October 22, 2017
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As US Inequality Breeds Oligarchy, New Report Details Pathway to Equity

"Inequality effectively disenfranchises us, diminishing what our vote at the ballot box means relative to the influence of money drowning out our voice in the public square."

By Jake Johnson


Pervasive and growing inequality is corroding American democracy, and only ambitious solutions—including healthcare for all, a living wage, and the elimination of corporate money from the political process—will be sufficient to remedy the crisis.

That is the conclusion of a new report published Monday by the Next System Project and the Institute for Policy Studies. Their analysis makes overwhelmingly clear that despite the Trump administration's self-serving celebrations of the stock market boom and recent monthly job data, the vast majority of Americans remain locked out of America's tremendous wealth.

Building on the research of economists Thomas Piketty, Gabriel Zucman, and Emmanuel Saez—who recently found that the bottom half of the income distribution has been "completely shut off from economic growth" for the past several decades—the new report  highlights the systemic causes of America's vast inequities, including the concentration of political power at the very top, systemic racism, and the dwindling power of organized labor in the face of sustained corporate attacks.

All of these factors, combined with the changes wrought by globalization and technological change, have converged to produce inequities that are vast and ultimately unsustainable.

"After decades of stagnant wages, most low-income workers are now struggling to get by on poverty wages," the report—titled Reversing Inequality: Unleashing the Transformative Potential of an Equitable Economy—notes. "Nearly half of the workforce is stuck in jobs paying less than $15 an hour. According to Oxfam USA, 43.7 percent of workers—58.3 million people—earn less than $15 an hour, including 53 percent of black workers and 60 percent of Latino workers. Over 41 million of these workers earn under $12 an hour."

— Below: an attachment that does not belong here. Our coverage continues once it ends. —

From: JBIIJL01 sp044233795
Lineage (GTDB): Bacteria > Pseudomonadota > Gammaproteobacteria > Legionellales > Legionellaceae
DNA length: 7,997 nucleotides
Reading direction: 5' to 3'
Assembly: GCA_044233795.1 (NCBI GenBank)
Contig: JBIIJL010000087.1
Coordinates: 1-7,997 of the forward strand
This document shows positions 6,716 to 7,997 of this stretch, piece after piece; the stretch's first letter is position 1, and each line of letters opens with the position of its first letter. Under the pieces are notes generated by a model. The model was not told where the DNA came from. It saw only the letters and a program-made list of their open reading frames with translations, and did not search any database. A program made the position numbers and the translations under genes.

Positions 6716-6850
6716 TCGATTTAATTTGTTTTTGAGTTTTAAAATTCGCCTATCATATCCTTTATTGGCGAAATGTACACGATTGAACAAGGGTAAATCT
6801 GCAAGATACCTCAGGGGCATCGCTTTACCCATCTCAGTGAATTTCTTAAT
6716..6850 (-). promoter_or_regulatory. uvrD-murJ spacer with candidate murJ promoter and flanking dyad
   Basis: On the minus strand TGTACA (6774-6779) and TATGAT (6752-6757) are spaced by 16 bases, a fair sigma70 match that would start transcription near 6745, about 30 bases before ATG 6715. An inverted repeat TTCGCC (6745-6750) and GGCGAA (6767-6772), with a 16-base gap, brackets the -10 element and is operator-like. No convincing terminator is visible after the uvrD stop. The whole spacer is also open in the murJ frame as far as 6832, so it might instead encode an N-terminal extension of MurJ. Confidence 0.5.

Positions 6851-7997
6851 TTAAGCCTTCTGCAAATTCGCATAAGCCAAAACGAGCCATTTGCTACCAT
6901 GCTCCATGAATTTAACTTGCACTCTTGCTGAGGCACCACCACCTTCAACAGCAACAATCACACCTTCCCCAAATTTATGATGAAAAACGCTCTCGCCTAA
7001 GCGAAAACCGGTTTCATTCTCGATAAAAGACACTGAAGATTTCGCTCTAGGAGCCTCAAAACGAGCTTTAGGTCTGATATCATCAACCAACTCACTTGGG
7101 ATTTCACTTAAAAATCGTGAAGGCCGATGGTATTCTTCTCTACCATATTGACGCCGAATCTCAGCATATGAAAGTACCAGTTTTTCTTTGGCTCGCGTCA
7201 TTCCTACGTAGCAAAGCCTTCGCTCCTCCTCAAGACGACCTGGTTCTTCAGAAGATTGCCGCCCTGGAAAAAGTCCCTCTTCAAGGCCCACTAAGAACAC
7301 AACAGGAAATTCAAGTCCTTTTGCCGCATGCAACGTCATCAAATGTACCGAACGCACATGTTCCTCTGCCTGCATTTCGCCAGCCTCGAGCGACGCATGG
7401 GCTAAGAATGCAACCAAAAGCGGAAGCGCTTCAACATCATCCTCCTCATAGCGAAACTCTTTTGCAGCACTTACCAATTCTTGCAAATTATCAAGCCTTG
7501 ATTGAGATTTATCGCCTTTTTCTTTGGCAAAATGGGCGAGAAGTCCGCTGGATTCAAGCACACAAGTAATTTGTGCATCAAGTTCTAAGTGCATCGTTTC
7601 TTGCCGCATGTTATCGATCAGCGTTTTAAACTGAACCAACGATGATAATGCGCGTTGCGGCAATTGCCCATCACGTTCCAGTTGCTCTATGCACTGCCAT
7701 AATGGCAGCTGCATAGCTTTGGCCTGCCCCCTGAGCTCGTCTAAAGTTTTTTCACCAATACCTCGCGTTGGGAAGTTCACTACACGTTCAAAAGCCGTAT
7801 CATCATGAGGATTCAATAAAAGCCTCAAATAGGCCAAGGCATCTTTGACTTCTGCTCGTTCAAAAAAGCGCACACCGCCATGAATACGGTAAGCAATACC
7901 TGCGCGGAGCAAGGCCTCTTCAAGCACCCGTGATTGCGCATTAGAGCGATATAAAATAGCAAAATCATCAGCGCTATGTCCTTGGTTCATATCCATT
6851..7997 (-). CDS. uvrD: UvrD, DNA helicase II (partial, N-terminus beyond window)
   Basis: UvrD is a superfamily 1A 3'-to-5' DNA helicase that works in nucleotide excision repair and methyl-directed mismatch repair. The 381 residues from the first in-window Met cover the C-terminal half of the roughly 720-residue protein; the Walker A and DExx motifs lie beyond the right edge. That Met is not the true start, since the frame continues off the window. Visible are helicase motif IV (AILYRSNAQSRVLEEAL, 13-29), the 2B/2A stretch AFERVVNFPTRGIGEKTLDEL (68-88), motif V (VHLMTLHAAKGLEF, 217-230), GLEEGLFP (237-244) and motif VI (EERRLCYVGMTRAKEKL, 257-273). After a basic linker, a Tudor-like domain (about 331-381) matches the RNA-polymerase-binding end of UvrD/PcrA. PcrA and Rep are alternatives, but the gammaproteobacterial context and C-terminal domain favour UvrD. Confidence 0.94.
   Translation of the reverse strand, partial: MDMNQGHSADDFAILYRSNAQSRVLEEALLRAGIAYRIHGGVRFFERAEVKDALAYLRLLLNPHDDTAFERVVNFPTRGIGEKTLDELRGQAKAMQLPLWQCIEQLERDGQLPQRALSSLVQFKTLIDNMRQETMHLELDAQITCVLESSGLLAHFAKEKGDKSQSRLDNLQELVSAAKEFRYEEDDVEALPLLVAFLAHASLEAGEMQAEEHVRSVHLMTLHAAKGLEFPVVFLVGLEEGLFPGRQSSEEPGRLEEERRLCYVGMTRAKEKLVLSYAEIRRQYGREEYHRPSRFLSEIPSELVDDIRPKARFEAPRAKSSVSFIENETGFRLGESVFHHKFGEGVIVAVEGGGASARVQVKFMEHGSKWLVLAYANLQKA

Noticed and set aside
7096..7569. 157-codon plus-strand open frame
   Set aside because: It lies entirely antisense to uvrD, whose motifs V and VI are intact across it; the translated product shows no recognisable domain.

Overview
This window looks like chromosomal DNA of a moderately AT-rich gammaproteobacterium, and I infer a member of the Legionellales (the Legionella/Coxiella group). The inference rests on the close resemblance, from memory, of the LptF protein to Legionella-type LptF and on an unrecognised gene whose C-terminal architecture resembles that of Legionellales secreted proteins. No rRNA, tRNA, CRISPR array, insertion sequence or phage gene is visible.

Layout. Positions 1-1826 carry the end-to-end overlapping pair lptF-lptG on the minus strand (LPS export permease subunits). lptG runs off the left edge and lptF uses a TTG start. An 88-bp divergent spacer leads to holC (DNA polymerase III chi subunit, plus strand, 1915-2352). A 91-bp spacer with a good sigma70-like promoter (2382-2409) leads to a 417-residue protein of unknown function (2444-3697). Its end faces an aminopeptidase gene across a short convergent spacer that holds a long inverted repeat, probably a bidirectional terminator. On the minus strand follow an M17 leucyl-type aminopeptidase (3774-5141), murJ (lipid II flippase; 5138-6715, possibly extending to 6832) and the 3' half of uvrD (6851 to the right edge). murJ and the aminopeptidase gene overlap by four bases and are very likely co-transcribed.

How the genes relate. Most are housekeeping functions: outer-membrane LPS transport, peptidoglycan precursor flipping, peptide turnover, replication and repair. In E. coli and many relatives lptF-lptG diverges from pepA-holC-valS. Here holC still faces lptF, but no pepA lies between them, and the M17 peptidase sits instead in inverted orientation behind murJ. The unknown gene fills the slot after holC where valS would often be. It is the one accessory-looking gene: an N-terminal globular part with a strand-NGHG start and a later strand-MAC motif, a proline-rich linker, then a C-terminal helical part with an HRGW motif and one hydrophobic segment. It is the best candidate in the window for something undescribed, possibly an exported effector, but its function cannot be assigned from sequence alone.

Meanwhile, the richest Americans continue to accumulate exorbitant wealth. The report highlights several data points that underscore this fact:

  • "The top one-tenth of 1 percent (an estimated 160,000 households with net worth that starts at $20 million) now own more than 22 percent of all US household wealth in 2012, up from 7 percent in the 1978."
  • "This tiny subgroup—the true American elite—now owns as much as the bottom 90 percent of U.S. households combined."
  • The combined wealth of the Forbes 400 amounts to around $2.3 trillion. "Together, this small group has more wealth than the bottom 61 percent of the US population combined."
  • "The net worth of the wealthiest 20 billionaires—all of whom could sit in one Gulfsteam 650 luxury jet— exceeds that of the bottom half of the U.S. population combined."

This vast chasm between the wealthiest and everyone else has ramifications that reach far beyond the economic sphere, notes Chuck Collins, the author of the report and the director of the Program on Inequality at IPS.

"Public health, education, racism, and environmental degradation all have roots in the systemic inequalities deeply ingrained in our economic model," Collins observes.

Additionally, the report highlights inequality's corrosive effects on the democratic process.

"Inequality effectively disenfranchises us, diminishing what our vote at the ballot box means relative to the influence of money drowning out our voice in the public square," the report notes. "It warps lawmakers' priorities and blocks necessary reforms."

Collins goes on to quote former President Jimmy Carter, who made waves in 2015 with his description of the American political system as "an oligarchy with unlimited political bribery."

All of these facts make inequality "the most pressing issue of our time," Collins argues.

The report closes by offering numerous ways to tackle inequality, which are broken down into four categories, including policies that would "lift the floor, level the playing field, break up the over-concentration of wealth, and check unbridled corporate power."

Some of the ideal steps forward would include:

  • Guaranteeing healthcare to all Americans;
  • Making the minimum wage a living wage;
  • Ensuring that every worker has "family medical leave, sick leave, and protections against wage theft, racial discrimination, and sexual harassment";
  • Making public college tuition-free;
  • Enacting reforms that would "limit campaign contributions, ban corporate contributions and influence, and require timely disclosure of all political donations";
  • Restoring progressive taxation and eliminating avenues used by the wealthy to avoid paying taxes;
  • Breaking up "mega-banks" and vigorously enforcing anti-trust measures.

Acknowledging the drastic nature of these proposed solutions, the report closes by arguing that systemic change can only "flow from a shared vision of what is possible."

"We want greater equality as a good in itself," the report concludes, "but also for the good it brings."

In the face of America's staggering inequities, however, President Donald Trump has proposed and implemented a slew of measures that will make America's inequality crisis—which has already been deemed the worst in the industrialized world—even worse.

"It's hard to imagine many of these solutions moving forward at the national level in the current political environment," Collins says, but there are "opportunities to incubate them in states and localities and lay the groundwork for a future political realignment."


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